Virginia Tech’s C-Tech2 program is supposed to be a two-week, on-campus summer camp to get high school girls excited about engineering. But for four girls who attended the summer 2020 camp at the start of the pandemic, C-Tech2 began as something less, but proved to be a whole lot more. 

Indeed, that camp from 18 months ago is, in a certain sense, just now coming to an end with the publication of their research in the journal Soft Matter.

“I just never expected to have the opportunity to work with a professor as a high schooler and to have a paper published,” said Laurel Hudson of Roanoke, Virginia.

C-Tech2 is an acronym of sorts for “Computers and Technology at Virginia Tech.” Founded in the early 1990s and hosted by the College of Engineering, the camp seeks to introduce girls to the world of engineering, a field in which women have historically been underrepresented.

“Only 22 percent of students in the College of Engineering are women,” said Kim Lester, director of pre-college programs for Virginia Tech’s Center for the Enhancement of Engineering Diversity (CEED). “And that is typical of universities. Historically it’s been a man’s role. If you’re a female and you don’t have female role models, you’re not likely to look into that. We honestly get a lot of women in the program because a teacher told them, ‘Hey, you’re really good at math and science.’ And it’s never really dawned on them that they could do that.”

Up to 150 rising junior and senior high school students apply each year for C-Tech2. Only 60 are accepted. About half are from Virginia and the other half come from places across the country and around the world, including India, Hungary, and Ethiopia. During the two weeks, they work side by side with Virginia Tech faculty and learn about all the engineering disciplines — from civil, mechanical, and environmental to aerospace, computer, and cybersecurity.

“All faculty do this for free,” Lester said. “They definitely live out our motto, ‘Ut Prosim.’” 

The campers also divide up into teams to work on individual projects, which is how Hudson met three other rising high school seniors: Kathleen Troy of Vienna, Virginia; Gracie Cornish of Williamsburg, Virginia; and Maia Vollen of Falls Church, Virginia. They were grouped together via Zoom at the June 2020 camp, which, like everything else in the world back then, had gone virtual. 

For a project sponsored by General Electric, the group was tasked with transforming an ordinary object into an innovative design. They wondered if a regular water bottle with straw could incorporate a filter and the principles of gravity to desalinate salt water. 

About that time at camp they met Jonathan Boreyko, an associate professor in the Department of Mechanical Engineering who came to Virginia Tech in 2014 and had been working with C-Tech2 since 2016. Coincidentally, he had been studying the principles behind mangrove trees’ desalination powers.

The group approached Boreyko, who enthusiastically agreed to mentor them.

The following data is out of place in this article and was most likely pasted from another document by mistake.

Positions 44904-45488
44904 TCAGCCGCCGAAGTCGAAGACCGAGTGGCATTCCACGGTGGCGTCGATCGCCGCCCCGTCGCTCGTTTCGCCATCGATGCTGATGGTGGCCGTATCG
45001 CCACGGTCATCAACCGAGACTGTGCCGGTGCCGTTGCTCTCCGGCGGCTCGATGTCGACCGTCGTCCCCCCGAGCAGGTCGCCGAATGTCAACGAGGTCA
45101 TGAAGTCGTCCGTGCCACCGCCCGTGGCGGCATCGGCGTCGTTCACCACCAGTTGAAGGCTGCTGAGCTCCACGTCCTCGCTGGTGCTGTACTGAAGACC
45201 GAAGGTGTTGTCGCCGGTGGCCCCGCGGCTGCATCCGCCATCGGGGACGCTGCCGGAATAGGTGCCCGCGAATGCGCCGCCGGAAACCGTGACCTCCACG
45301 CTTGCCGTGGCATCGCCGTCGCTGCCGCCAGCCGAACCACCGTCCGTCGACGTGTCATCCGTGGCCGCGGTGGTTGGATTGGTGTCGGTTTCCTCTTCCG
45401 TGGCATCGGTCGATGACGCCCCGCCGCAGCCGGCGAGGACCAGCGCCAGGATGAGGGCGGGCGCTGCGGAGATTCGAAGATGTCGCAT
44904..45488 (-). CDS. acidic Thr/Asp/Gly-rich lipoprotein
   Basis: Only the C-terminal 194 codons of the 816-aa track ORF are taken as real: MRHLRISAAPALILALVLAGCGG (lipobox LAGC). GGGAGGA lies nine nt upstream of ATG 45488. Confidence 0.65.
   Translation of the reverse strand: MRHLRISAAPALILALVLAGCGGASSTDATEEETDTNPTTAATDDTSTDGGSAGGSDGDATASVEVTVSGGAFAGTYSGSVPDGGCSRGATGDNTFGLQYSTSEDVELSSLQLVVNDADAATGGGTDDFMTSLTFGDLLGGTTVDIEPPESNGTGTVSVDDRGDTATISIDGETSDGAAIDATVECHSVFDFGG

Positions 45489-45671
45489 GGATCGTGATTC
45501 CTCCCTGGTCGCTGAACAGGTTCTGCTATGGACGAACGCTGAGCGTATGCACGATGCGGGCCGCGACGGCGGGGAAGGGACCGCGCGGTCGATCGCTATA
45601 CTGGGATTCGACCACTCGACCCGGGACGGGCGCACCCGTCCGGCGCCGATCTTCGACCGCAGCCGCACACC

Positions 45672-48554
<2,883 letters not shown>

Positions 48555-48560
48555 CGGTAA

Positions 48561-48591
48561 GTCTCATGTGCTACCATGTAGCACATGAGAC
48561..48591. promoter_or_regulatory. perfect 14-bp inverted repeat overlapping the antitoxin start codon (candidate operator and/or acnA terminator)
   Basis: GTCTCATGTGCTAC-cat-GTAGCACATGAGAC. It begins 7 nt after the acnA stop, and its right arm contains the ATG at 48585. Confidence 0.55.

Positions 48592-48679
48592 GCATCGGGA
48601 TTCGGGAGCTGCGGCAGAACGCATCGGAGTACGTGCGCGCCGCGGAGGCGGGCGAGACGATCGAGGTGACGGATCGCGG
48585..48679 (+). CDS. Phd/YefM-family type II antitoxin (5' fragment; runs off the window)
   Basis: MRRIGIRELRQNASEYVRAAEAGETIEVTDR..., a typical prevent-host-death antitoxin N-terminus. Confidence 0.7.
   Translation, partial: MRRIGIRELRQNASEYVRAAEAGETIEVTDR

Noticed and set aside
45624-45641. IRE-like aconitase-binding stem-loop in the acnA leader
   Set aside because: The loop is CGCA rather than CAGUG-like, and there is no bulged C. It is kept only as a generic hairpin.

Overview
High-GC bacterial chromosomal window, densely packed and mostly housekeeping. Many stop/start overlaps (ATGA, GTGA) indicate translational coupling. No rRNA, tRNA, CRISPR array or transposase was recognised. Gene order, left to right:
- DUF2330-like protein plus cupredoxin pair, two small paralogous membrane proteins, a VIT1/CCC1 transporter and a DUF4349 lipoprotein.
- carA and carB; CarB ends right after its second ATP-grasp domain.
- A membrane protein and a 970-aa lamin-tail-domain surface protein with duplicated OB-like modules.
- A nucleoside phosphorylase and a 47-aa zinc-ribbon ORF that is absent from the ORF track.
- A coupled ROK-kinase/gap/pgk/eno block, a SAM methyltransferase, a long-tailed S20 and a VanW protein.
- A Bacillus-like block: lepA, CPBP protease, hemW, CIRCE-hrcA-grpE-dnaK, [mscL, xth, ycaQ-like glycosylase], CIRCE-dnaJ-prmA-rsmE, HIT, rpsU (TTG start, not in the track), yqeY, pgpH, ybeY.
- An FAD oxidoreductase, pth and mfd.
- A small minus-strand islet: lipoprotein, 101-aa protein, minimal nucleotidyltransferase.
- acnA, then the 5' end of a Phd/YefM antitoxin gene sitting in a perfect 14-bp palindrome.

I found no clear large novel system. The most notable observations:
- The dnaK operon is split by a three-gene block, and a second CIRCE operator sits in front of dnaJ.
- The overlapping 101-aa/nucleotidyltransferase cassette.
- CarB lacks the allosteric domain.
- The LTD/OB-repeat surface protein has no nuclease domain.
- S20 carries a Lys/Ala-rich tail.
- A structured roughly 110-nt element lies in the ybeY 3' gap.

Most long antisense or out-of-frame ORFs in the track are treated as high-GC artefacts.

“I knew right away that we would get a paper out of this just from how persistent they were off the bat,” he said. “But I was still surprised at how independent and proactive they were. The tenacity and the joy that they brought to this project just really inspired me.”

Their online collaboration extended after C-Tech2 ended and all through their senior year of high school. Meeting at night online, the group would share findings with Boreyko, who admits the sessions were an unexpected joy as he found himself working from home while also caring for his four young children and expectant wife. 

“Every week or two they would update me without any prompting on my part,” said Boreyko. “So in their senior year, during the COVID pandemic, in their free time at night, they worked completely independently together, without any nagging from me whatsoever, to make a graduate-level journal article. It was incredible.”

The article, “Transpiration-Powered Desalination Water Bottle,” was recently published by the journal Soft Matter.

“Inspired by mangrove trees, we present a theoretical design and analysis of a portable desalinating water bottle powered by transpiration,” reads the abstract. “We estimate that a 9.4cm diameter bottle, with a 10cm wide annular fin, could harvest about a liter of fresh water per day from ocean water.”

Work on the project continued through their first semesters of college this fall. Hudson, Troy, and Cornish are currently enrolled in Virginia Tech’s general engineering program (typically about 45 percent of C-Tech2 attendees matriculate into the College of Engineering).

“Getting offered the research paper was a major reason I chose Virginia Tech,” said Troy. “It showed that the staff and administration were willing to work with their students.”

Cornish added: “That was something that was very different from everywhere I visited. Everyone at Virginia Tech was just very in love with what they were doing. The Hokie spirit, you could feel that through the program even though it was virtual. On my end, even though I was miles and miles away from the actual school, I was able to develop a relationship with Tech.”

Vollen was also accepted into the program, but ultimately chose to attend St. Andrews in Scotland for financial economics and international relations. While Boreyko places all the credit on the students, Vollen said, “None of this would have been possible without him. It was always like a learning environment, and I feel like without his leadership and guidance there, I know that none of this would have been possible in the first place.”

- Written by Michael Hemphill 

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